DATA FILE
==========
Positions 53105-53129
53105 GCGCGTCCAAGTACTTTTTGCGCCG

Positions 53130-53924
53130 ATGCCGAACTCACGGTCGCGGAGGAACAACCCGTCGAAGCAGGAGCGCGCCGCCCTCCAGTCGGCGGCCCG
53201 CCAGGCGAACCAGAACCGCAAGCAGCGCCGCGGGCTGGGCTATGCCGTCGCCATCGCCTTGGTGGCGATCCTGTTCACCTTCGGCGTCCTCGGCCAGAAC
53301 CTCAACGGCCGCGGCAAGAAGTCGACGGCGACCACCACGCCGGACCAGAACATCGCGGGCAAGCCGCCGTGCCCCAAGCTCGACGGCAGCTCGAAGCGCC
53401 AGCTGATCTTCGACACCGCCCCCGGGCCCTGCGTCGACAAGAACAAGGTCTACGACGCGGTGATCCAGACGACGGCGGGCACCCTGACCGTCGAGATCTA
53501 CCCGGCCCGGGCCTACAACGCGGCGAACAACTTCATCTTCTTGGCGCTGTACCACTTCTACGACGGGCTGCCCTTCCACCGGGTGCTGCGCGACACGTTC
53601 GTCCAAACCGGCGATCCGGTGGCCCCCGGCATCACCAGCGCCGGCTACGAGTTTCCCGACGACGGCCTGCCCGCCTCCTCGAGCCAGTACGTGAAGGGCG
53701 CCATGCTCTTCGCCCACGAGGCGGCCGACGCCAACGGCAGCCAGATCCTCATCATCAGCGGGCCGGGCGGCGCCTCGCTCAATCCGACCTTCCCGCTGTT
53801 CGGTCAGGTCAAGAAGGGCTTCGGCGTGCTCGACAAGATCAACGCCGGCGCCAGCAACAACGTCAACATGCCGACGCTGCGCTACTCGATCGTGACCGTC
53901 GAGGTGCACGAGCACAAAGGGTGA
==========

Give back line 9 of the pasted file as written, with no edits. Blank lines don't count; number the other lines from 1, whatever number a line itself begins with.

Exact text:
53601 GTCCAAACCGGCGATCCGGTGGCCCCCGGCATCACCAGCGCCGGCTACGAGTTTCCCGACGACGGCCTGCCCGCCTCCTCGAGCCAGTACGTGAAGGGCG